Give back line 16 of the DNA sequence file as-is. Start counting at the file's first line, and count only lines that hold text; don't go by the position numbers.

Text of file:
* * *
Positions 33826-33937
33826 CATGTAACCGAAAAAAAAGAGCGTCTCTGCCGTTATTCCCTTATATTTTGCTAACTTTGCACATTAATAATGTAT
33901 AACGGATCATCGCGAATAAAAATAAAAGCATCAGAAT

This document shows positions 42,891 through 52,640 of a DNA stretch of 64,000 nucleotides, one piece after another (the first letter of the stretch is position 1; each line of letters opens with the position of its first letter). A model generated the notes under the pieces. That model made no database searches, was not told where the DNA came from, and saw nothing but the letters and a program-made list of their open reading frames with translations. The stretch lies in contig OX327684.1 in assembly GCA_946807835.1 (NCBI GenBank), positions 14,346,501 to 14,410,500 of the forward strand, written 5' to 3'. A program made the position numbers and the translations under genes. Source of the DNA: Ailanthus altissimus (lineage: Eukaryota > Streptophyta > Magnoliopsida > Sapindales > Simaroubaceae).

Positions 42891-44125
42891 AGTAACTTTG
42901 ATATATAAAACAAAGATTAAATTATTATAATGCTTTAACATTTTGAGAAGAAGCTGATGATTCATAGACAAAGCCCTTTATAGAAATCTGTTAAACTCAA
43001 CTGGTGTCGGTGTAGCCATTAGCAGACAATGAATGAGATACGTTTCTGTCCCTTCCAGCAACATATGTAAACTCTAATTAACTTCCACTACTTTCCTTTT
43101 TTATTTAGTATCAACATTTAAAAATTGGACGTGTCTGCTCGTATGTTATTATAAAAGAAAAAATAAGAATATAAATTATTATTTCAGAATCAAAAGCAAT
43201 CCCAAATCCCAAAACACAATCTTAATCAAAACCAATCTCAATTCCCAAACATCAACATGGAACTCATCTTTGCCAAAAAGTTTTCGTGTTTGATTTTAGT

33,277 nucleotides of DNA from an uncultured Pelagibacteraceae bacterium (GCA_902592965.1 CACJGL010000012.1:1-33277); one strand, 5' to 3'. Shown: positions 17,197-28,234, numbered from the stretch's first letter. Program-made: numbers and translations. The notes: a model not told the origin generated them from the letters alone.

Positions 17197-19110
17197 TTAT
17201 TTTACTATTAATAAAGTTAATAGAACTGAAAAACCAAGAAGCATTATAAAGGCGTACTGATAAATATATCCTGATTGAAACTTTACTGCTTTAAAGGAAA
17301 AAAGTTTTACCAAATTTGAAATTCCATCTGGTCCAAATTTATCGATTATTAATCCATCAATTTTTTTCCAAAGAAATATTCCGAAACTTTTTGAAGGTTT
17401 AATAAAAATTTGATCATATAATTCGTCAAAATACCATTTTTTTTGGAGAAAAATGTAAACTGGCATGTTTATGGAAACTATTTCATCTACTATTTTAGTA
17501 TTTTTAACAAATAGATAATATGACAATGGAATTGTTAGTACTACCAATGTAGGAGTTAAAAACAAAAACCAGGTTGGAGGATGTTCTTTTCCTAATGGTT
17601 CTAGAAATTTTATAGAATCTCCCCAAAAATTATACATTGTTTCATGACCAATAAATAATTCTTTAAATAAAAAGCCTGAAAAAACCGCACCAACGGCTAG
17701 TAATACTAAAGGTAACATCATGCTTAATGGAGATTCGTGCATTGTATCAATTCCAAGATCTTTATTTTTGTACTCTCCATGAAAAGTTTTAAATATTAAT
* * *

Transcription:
17401 AATAAAAATTTGATCATATAATTCGTCAAAATACCATTTTTTTTGGAGAAAAATGTAAACTGGCATGTTTATGGAAACTATTTCATCTACTATTTTAGTA